* Scenes for Einstein and Eddington were filmed on the line with David Tennant playing Eddington and Jim Broadbent as a father, with Horsted Keynes disguised as Cambridge.
* The 1977 TV miniseries "Love for Lydia" had brief scenes filmed at the Horsted Keynes station. It starred Jeremy Irons, Peter Davison, Mel Martin, and Christopher Blake.
* The 1967 film "I'll Never Forget What's His Name" starring Oliver Reed filmed on the line using the Met' Stock and NLR Tank Loco painted all over in white as well as a suitably "dressed" Freshfield Halt.
* At least two Ken Russell Films were made here in the early 1970s, notably "Listomania" starring Roger Daltrey. Sequence in that particular film showed loco Fenchurch smashing through a Grand Piano at speed.
* Dirty Dozen remake in 1984 used Horsted Keynes station for several scenes which included Q Class Loco 541 and two of the then full time PWay Gang as French Platelayers. Starred Lee Marvin.
* Pop Videos include: Tracey Ullman, The Pet Shop Boys, Sheena Easton, Runrig, Robson & Jerome. Also Elton John's 'Tumbleweed Connection' album cover picture was shot at Sheffield Park Station.
* Night Train To Murder (1984), the very last TV/Feature Film Eric Morecambe and Ernie Wise made before Eric's death. Sequences at Sheffield Park station were shot at night with Eric pushing Ernie through the ticket barrier on a Porters trolley and of Loco 75027 in steam. Screened on LWT over the 1984 Christmas TV schedule.
* The 1973 Documentary Metroland by Sir John Betjeman contains an opening scene in Horsted Keynes buffet, and numerous shots inside one of the Metroplitan carriages.

The Bluebell Railway is also featured in The Railway Series written by the Rev. W. Awdry. The book was called "Stepney the "Bluebell" Engine", with Stepney as the main character, visiting the fictional Island of Sodor.

Line to Lewes

The line originally extended beyond Sheffield Park to Culver Junction (at Culver Farm just south of Barcombe Mills), with intermediate stations at Newick and Chailey and Barcombe. At Culver Junction it joined the 1858 Lewes to Uckfield line (part of which is now restored as the Lavender Line), thereby gaining access to Lewes. The section from East Grinstead to Culver Junction was closed in 1958, and the Lewes to Uckfield line in 1969.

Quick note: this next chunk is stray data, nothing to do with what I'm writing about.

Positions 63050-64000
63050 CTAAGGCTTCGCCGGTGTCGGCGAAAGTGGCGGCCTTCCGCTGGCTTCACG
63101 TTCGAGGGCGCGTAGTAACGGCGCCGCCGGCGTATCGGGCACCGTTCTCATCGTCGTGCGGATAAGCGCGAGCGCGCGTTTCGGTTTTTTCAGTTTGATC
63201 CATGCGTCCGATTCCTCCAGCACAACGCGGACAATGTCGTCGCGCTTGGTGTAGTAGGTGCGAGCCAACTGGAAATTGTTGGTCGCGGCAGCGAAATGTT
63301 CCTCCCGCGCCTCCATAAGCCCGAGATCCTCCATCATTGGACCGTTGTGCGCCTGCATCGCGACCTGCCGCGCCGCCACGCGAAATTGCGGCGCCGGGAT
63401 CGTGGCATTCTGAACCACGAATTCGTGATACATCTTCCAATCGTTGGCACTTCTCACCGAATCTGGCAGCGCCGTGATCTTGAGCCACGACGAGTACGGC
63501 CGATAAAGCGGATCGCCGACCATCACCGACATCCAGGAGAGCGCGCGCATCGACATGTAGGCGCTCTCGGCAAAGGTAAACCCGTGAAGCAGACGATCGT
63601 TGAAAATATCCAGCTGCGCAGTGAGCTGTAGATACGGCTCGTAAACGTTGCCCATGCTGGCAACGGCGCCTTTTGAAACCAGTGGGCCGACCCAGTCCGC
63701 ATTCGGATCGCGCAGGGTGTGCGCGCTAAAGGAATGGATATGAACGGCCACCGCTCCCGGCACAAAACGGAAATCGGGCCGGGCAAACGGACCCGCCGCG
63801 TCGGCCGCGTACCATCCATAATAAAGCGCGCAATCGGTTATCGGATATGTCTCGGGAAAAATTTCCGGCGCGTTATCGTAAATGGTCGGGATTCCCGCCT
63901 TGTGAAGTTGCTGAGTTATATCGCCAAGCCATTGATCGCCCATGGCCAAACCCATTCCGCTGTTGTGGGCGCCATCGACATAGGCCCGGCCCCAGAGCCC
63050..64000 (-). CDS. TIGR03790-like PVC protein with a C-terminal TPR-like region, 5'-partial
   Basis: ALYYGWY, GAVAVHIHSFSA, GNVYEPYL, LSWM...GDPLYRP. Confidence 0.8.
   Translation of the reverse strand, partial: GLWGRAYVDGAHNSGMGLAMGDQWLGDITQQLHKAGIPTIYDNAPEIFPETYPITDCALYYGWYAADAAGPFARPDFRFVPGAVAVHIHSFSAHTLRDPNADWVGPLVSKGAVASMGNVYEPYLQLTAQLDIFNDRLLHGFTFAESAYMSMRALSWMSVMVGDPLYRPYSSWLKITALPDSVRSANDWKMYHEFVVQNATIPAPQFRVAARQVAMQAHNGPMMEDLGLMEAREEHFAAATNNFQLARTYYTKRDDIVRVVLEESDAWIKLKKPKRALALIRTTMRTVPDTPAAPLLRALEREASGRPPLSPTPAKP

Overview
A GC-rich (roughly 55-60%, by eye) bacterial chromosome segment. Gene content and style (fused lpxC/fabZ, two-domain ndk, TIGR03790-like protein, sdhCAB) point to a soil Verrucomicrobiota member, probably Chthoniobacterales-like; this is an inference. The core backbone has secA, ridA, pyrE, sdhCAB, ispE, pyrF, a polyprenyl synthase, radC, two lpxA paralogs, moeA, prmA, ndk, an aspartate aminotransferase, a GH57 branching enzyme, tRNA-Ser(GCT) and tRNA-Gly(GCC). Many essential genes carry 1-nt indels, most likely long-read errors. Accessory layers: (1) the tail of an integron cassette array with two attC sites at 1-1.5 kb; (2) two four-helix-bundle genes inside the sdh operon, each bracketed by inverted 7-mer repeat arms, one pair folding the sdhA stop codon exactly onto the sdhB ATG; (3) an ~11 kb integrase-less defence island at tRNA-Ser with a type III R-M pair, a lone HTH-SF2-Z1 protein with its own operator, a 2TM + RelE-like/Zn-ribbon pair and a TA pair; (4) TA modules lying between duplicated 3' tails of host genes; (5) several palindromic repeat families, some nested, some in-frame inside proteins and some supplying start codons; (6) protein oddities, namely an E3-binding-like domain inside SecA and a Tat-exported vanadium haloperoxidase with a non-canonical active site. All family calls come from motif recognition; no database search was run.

Steam locomotives

On Loan

Stored or on display


Metropolitan Carriages

Four carriages built in 1898 and 1900 for use out of Baker Street Station in London. Initially steam hauled, later used in electric trains, reverting to steam haulage on the Chesham branch in 1940. Purchased by the Bluebell Railway in 1961, and used until withdrawn in the late 1960s in need of major attention. Now returned to service and are unique as a close-coupled set of vintage carriages. The restoration team were the recipient of the Heritage Railways Association's award as overall winner of their 2006/7 carriage competition.

Maunsell Coaches

The carriages designed by Richard Maunsell for the Southern Railway had a restrained elegance. In preservation terms they provide a superb vintage experience for the passenger, whilst as corridor vehicles they also offer access to more modern facilities.

SECR Hundred Seaters

Two extremely durable carriages, built in 1922 and 1923, which have now run high annual mileages in public service on the Bluebell since 1963.

Other passenger stock not intended for passenger use

The Bluebell has a large collection of wagons which were originally used in passenger trains.

Pre-Grouping Vans

Mk. I carriages used for non-traffic purposes

Goods Wagons

The Bluebell has a large collection of Goods Wagons. They are usually used for demonstrations at various times of the year.

Brake Vans

* LSWR 10 ton "Road Van" Brake Van 5706. Stored awaiting a structural restoration.
* SECR 25 ton "Dance Hall" Brake Van 11916. In service but is to have a repaint.
* SECR 25 ton "Dance Hall" Brake Van 11934. Undergoing restoration.
* GWR 20 ton "Toad" Brake Van 17908. In service but rarely used.
* SR 25 ton "Pillbox" Brake Van 55993. In service.
* SR 25 ton "Queen Mary" Brake Van 56290. In service.
* SR 25 ton "Pillbox" Brake Van 49018. Soon to receive some cosmetic attention.
* BR "Shark" Ballast Plough Brake Van 62864. Non-Operational.

Covered Goods Vans

* LSWR 10 ton Covered Goods Van 8112. Stored awaiting overhaul.
* LBSCR 6 ton Box Van 8196. In service and used regularly on goods trains.
* LBSCR 8 ton Box Van 1590. Stored awaiting major restoration.
* SECR 12 ton Covered Goods Van 15750. In service and used regularly on goods trains.
* SR 10 ton Ventilated Van 44611. In service and used regularly on goods trains.
* SR 12 ton Ventilated Van 47588. In service and used regularly on goods trains.